House Republicans won’t have Jim Jordan to kick around anymore. After three ill-fated attempts to secure the majority of votes needed to become the next speaker of the House, his GOP caucus put his ambitions on ice, removing him as speaker-designate in a secret ballot on Friday afternoon.
The Washington Post reported that while it was “unclear if Jordan would honor the decision,” it was still “likely he would have to follow the directive” if a majority of the conference came out against him continuing his increasingly fruitless bids. The Post would subsequently report that Jordan “received just 86 votes in favor of him continuing his campaign.”
Republicans who spoke to The New Republic seemed ready to put the events of the past few days swiftly behind them. “My goal has always been to just move forward, and get back to the Republican conservative agenda, and that’s what we have to do,” said Representative Mario Diaz-Balart, who voted against Jordan in all three votes. “It was pretty evident from day one that Mr. Jordan was never going to get the votes.”
“Our conference needs to unite. We need to heal, we need to reset, and we need to focus on our mission,” said Representative Jodey Arrington, one of many Republicans mulling a speaker bid.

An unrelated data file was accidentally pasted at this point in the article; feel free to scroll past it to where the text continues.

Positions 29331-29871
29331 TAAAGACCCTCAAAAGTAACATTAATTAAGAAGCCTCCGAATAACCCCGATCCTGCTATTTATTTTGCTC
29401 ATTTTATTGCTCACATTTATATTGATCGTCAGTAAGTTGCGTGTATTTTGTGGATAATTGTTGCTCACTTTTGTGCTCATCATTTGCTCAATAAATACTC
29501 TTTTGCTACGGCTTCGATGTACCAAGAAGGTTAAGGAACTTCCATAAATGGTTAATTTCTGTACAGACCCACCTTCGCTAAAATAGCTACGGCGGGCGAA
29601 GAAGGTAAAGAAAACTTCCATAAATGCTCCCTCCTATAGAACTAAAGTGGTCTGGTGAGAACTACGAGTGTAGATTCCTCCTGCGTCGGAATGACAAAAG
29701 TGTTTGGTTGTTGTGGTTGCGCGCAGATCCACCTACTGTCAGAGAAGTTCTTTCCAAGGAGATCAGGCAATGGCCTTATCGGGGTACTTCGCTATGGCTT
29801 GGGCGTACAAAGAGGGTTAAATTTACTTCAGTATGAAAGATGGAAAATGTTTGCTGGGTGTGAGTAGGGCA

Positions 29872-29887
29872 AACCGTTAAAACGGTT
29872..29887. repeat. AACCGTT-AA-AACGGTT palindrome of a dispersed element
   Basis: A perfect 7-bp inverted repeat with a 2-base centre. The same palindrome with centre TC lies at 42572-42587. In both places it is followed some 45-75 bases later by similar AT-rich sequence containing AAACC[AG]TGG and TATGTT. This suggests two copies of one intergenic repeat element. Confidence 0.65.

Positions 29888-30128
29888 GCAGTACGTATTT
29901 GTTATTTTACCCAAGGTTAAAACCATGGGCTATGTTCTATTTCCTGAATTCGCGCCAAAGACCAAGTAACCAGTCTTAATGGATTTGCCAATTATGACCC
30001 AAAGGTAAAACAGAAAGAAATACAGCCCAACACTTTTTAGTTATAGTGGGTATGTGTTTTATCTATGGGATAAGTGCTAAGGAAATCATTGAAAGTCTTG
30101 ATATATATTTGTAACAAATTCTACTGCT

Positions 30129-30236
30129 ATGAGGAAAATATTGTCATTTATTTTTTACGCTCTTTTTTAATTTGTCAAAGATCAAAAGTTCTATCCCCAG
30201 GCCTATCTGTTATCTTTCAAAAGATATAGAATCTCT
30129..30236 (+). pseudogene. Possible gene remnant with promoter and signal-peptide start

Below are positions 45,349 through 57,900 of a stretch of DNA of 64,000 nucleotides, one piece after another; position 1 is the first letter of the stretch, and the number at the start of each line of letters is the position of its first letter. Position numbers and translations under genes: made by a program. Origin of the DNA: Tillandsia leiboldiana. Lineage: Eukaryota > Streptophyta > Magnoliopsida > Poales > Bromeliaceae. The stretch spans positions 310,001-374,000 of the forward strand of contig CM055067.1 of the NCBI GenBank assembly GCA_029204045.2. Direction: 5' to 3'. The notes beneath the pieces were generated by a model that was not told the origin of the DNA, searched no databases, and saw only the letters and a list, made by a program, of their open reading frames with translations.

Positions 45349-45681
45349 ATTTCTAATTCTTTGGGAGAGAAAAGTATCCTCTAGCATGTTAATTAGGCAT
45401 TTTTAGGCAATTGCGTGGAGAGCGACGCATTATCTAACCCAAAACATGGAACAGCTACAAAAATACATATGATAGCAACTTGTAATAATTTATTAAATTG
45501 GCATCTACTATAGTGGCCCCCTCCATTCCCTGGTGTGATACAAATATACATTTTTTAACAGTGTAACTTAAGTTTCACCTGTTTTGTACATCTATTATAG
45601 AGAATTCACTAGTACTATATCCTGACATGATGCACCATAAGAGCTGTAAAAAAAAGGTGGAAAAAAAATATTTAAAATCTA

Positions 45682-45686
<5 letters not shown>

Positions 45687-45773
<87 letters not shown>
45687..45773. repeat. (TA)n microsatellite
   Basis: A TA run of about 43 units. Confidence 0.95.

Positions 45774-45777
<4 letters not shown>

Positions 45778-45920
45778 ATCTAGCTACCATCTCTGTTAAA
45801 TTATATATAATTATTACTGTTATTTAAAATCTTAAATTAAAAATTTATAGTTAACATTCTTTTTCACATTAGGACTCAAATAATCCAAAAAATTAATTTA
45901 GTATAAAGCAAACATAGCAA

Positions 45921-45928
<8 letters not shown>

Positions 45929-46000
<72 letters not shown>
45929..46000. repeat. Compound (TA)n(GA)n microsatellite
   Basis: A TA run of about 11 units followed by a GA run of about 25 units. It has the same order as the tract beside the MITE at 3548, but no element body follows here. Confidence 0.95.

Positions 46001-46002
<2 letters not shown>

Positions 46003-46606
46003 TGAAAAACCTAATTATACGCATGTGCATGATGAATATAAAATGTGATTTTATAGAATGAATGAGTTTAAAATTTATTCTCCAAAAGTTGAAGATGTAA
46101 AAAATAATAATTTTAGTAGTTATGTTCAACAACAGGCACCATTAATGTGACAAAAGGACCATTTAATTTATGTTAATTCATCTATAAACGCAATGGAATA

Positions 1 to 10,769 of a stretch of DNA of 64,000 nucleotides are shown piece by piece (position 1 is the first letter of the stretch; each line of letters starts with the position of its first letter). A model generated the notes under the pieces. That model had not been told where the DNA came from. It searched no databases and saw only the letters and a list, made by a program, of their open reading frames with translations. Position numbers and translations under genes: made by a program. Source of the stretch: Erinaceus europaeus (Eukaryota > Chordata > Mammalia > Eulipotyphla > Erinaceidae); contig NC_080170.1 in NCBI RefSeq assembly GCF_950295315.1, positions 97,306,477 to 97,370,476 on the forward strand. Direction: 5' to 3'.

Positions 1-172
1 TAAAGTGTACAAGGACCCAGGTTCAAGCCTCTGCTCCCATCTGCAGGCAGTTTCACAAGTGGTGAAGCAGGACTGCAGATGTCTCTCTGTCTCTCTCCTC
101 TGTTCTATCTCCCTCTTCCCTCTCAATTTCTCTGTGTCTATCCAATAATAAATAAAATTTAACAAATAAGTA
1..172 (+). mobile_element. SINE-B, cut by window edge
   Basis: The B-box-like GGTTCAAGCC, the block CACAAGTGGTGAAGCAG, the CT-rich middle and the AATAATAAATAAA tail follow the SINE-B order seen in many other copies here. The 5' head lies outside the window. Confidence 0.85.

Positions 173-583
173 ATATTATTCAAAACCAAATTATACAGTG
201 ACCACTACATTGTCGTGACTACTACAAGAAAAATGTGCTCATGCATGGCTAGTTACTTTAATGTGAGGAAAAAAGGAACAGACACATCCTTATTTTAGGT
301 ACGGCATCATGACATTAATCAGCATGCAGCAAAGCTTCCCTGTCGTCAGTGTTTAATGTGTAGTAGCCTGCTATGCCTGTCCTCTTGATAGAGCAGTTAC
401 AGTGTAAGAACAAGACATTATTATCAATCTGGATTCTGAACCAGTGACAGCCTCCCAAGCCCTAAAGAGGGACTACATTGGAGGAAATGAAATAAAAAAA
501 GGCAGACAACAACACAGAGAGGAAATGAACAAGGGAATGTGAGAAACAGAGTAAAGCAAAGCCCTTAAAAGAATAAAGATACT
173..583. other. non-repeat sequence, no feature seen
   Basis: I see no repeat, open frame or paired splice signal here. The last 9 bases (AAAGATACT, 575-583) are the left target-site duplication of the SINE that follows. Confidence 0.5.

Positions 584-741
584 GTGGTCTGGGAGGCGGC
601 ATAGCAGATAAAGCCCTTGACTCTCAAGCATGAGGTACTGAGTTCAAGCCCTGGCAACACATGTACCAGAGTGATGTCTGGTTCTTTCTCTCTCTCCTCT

Representative Jake Ellzey, who similarly opposed Jordan on all three ballots, said that he would take under consideration how a speaker candidate voted last month on a measure to temporarily keep the government funded. McCarthy was ousted in large part because he supported a stopgap continuing resolution, which was passed on a bipartisan basis. Ellzey also supported that measure, calling it a “hard vote.”
“I think if you want to lead me, every once in a while, you got to take a risk. And that wasn’t a popular vote for me, but it was the right thing to do,” Ellzey said. “You want to lead me? Lead. I want to be inspired in my vote.”
Not all Republicans emerged from their conference content, however. Florida Representative Matt Gaetz, whose shivving of McCarthy touched off this two-week-long hullabaloo, stuck up for Jordan, telling reporters, “The most popular Republican in the United States Congress was just knifed by a secret ballot, in a private meeting in the basement of the Capitol. It’s as swampy as swamp gets. And Jim Jordan deserves better than that.”